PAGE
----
Many seniors live alone after divorce or the passing of a spouse -- as if they take for granted that it's their lot in life -- but it doesn't have to be that way. Instead, these transitions can become very creative -- and even fun new chapters in our lives.
Sixty-three percent of the city's food charities are reducing portion size or turning people away. Six blocks from our apartment -- that's one subway stop -- a soup kitchen and food pantry struggles to provide 50,000 free meals a month.
Although finding a wonderfully civilized shopping experience is enough to make me smile, a portion of all the proceeds from PAG will benefit The Society of Memorial Sloan-Kettering Cancer Center.
We have crowds with signs and balloons and yellow ribbons and cameras welcoming veterans home as they step off that plane; we have parades and sales at the mall a couple of times a year in honor of their service. But as veterans and their families settle back into life at home together, I fear we still fall short.
We call on the Metropolitan Museum to commit to clear and unambiguous signage (in big letters) informing all visitors that its fee of $25 is only recommended and that any monetary contribution will be acceptable for admission.
Ten years ago, New York City enacted landmark legislation to curb the dangers of tobacco use, which is the number one cause of preventable death. This month, the City made history once again.
Sir -- I AM Jersey Strong. It's just that my local post office doesn't recognize "beach behind the dunes" or "Toyota behind the Wawa."
The Greatest Generation built America's modern infrastructure, but Americans now have a choice to make. Will we be caretakers of the hard work of past generations who built our transportation, communications, water and energy transmission systems? Or will we squander it?
One year ago today -- October 29, 2012 -- Hurricane Sandy began its blustery tour through Pound Ridge, New York and its sweeping devastation of the ea...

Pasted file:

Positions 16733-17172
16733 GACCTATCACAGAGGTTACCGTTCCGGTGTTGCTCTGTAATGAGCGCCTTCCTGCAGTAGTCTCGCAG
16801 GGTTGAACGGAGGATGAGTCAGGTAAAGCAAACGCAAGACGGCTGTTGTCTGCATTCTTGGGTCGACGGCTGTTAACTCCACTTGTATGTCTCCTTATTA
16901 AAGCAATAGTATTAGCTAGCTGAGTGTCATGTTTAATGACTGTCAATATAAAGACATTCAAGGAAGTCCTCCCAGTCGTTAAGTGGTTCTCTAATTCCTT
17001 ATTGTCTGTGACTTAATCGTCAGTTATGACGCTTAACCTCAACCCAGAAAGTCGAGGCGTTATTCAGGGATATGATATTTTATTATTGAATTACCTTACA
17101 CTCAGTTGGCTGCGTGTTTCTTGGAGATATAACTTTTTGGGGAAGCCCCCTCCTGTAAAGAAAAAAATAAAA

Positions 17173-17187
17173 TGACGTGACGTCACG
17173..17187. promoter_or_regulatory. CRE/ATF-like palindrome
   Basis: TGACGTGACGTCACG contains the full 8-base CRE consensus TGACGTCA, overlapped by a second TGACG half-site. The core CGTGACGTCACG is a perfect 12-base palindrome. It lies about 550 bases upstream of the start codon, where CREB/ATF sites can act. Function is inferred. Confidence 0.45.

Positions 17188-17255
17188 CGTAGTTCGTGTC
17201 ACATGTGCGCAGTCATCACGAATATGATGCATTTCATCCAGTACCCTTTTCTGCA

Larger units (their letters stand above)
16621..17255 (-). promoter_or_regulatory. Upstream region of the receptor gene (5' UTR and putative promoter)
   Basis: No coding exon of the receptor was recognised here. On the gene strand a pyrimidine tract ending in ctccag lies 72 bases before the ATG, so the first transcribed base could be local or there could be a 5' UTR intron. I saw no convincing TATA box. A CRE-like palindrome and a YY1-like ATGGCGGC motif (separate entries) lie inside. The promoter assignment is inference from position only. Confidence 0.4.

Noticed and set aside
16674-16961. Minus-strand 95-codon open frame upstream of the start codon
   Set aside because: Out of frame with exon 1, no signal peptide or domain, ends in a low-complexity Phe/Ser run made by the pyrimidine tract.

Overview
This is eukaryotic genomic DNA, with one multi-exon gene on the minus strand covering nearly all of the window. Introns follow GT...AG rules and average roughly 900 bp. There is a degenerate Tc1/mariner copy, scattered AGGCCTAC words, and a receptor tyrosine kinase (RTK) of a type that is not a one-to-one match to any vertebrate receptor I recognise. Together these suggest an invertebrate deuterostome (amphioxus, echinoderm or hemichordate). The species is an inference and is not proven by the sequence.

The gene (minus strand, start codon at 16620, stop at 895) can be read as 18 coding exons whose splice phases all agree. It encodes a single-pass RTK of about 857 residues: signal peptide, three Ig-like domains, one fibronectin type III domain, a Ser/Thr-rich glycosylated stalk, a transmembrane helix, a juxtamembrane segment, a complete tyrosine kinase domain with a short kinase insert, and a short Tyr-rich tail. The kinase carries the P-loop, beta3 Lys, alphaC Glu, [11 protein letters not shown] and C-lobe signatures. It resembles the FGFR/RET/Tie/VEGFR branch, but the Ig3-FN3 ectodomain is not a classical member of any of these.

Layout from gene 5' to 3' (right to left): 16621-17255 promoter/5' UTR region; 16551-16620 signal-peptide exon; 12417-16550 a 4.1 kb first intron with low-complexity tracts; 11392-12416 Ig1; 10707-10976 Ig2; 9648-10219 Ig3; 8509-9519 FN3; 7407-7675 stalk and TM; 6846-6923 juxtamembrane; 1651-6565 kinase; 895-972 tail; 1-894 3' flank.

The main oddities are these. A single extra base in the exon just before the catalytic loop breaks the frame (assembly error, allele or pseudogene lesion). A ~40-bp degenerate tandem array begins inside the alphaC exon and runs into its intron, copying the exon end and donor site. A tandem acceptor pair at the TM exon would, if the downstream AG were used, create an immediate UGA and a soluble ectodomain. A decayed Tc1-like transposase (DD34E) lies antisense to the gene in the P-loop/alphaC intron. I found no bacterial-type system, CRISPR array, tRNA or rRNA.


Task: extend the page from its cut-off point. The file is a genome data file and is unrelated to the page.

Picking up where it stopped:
The Cunsolos lost everything. But out of it Thomas Cunsolo became the founder of the Staten Island Alliance, a grassroots organization that is championing the wishes of the residents as, a year later, plans are starting to be revealed for the reconstruction of the damage wreaked by Sandy along the East Coast.
This, the Jersey Shore, is the home of commuters, the working stiffs, the souls whose families moved from the north back in the 1950s and 60s, paying on the cheap to live in a Beach Haven West bungalow with no winter insulation or flood insurance to worry, or care about.
There are countless places in this country that are inhospitable to development. But New Jersey can't abandon its coastline any more than Nevada can abandon the desert or New York can abandon low-lying neighborhoods in Manhattan.
By continuing to make schools a citywide priority -- and by tying them to the future of this City -- Bloomberg inspired everyone from private citizens to small business owners to Fortune 500 CEO's to realize that they can and must do something to help.
That second night, throwing in a few laps just easy backstroke kicking for some relief, I would look up to see the Empire State Building towering into the clouds. That was the ultimate metaphor of how grand the experience was for all who participated, in the pool and out.
Tomorrow morning I will begin a 48-hour swim to benefit Hurricane Sandy victims in the NY/NJ area a year after that storm changed thousands of lives in a matter of few violent, terrifying minutes.
As education advocates, we know the promise of America is represented by all school children -- not just those with the highest grades or most obvious passion for learning.